The galaxy rotation curve is flat.
The same program "Gal_2D" is also written in Visual Basic 5.0
For the operation information of this program select: Visual Basic program "VB Gal 2D" - Description and operation
For the executable of the program select: VB Gal 2D.zip
19 17 11 18 12 10 3 4 2 21 13 5 0 1 9 17 6 8 7 14 16 22 15 24 23 Example 1 of 3 rings Each with 4 Starsone star in each ring (i.e. the stars numbered 1,9 and 17). This is the source star. Only one star has to be calculated because the acceleration of the stars in each ring is identical. The acceleration of star 2 until 8 is identical as star 1 etc
<----a----><----a----> m2/v2 m1/v1 0 m1/v1 m2/v2 star 4 2 0 1 3 <----------b---------><---------b---------> G/(2a)^2 * m1 G/(a+b)^2 - G/(b-a)^2 * m2 = v1^2/a G/(b-a)^2 + G/(a+b)^2 * m1 G/(2b)^2 * m2 = v2^2/b f(1,1) * m1 f(1,2) * m2 = v1^2/a f(2,1) * m1 f(2,2) * m2 = v2^2/b Example 2 with 2 rings Each with 2 stars.
<----a----><----a----> <----a----><----a----> m1/v1 0 m1/v1 m1/v1 m0 m1/v1 star 2 0 1 2 0 1 acel = G * m1/(2*a)^2 = v1^2/a acel = G * m1/(2*a)^2 + G * m0/a^2 = v1^2/a Example 3 with 1 ring with 2 stars. Example 4 with 2 stars and one star in center
<----a----><----a----> m3/v3 m2/v2 m1/v1 m0 m1/v1 m2/v2 m3/v3 star 6 4 2 0 1 3 5 <----------b---------><---------b---------> <--------------c---------------><---------------c------------> G/(2a)^2 * m1 G/(a+b)^2 - G/(b-a)^2 * m2 G/(a+c)^2 - G/(c-a)^2 * m3 = v1^2/a - m0*G/a^2 G/(b-a)^2 + G/(a+b)^2 * m1 G/(2b)^2 * m2 G/(b+c)^2 - G/(c-b)^2 * m3 = v2^2/b - m0*G/b^2 G/(c-a)^2 + G/(c+a)^2 * m1 G/(c+b)^2 + G/(c-b)^2 * m2 G/(2c)^2 * m3 = v3^2/c - m0*G/c^2 f(1,1) * m1 f(1,2) * m2 f(1,3) * m3 = v1^2/a - m0*G/a^2 f(2,1) * m1 f(2,2) * m2 f(2,3) * m3 = v2^2/b - m0*G/b^2 f(3,1) * m1 f(3,2) * m2 f(3,3) * m3 = v3^2/c - m0*G/c^2 Example 5 with 3 rings Each with 2 stars and star in centre = m0The above sketch shows the situation when 3 rings are involved. In that case 3 masses have to be calculated.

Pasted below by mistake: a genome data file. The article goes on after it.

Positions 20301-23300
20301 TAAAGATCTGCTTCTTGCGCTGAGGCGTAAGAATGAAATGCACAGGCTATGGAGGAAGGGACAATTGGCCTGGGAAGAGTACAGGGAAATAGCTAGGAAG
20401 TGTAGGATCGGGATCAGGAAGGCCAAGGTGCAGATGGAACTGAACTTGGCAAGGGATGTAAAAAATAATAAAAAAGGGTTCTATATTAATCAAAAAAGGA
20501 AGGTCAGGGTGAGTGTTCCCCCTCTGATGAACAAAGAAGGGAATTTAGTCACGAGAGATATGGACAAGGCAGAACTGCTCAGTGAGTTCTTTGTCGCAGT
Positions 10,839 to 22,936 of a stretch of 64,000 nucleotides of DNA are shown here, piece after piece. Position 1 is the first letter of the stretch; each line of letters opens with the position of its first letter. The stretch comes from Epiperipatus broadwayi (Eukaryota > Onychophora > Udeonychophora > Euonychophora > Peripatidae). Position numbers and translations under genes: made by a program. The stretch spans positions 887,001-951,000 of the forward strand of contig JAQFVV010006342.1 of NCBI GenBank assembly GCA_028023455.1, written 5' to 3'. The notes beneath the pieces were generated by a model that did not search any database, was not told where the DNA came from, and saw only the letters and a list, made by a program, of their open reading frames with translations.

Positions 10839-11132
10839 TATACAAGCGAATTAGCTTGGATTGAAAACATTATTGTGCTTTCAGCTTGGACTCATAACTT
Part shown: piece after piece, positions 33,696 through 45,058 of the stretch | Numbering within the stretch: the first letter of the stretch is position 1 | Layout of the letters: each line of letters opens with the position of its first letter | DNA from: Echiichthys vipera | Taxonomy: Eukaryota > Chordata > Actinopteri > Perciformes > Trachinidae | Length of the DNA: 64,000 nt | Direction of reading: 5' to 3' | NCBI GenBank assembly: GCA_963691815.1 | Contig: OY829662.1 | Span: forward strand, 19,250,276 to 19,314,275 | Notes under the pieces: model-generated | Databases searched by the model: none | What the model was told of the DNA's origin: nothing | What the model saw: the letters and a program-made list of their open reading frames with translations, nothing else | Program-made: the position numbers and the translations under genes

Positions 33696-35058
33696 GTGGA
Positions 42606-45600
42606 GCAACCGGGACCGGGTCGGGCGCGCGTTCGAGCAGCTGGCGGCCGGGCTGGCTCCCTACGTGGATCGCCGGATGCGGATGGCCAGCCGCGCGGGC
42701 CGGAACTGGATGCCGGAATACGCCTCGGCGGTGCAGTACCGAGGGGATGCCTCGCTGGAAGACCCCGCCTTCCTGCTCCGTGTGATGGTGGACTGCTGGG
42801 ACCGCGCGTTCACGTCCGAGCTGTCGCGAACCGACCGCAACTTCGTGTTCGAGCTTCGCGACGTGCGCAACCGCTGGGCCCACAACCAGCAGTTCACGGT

To stop the simulation: Enter Escape, E to End or N to continue with a New simulation.
m2/v2 C b b*sin(g) <----a----> m1/v1 0 m1/v1 F B 0 A E <----a----> b m2/v2 D Example 6 with 2 rings Each with 2 stars. star 1 = A star 2 = B star 3 = C and star 4 = D Distance between star A (and B) and centre 0 is a Distance between star C (and D) and centre 0 is b angle C0E = g angle F0D = g CE = FD = b*SIN(g) AE = b*COS(g) - a FA = b*COS(g) + a Force of A towards C: FAC = G/ (AE^2 + EC^2) = G/((b*COS(g) - a)^2 + b*SIN(g)^2) X component = FAC * AE / AC = FAC * (b*COS(g) - a) / SQR(((b*COS(g) - a)^2 + b*SIN(g)^2) Y component = FAC * CE / AC = FAC * b*SIN(g) / SQR(((b*COS(g) - a)^2 + b*SIN(g)^2) Force of A towards D: FAD = G/ (AF^2 + FD^2) = G/((b*COS(g) + a)^2 + b*SIN(g)^2) X component = FAD * FA / AD = FAD * (b*COS(g) + a) / SQR(((b*COS(g) + a)^2 + b*SIN(g)^2) Y component = FAD * FD / AD = FAD * b*SIN(g) / SQR(((b*COS(g) + a)^2 + b*SIN(g)^2)For the matrix component f(1,1) (i.e. the force A towards B) there is no difference.
To test this situation perform the program and select # of rings = 2 and # of stars is 4. When the message "Perform Simulation, Yes No (E = End)" Enter R for repeat. Do this again and again. Each time observe the mass values for each ring and the values for ax and ay. You will see that the mass values are different and that ay has almost the same value as ax (except for the first time)
Perform the same test but now for 2 rings and 40 stars. Observe that ay is small compared to ax.
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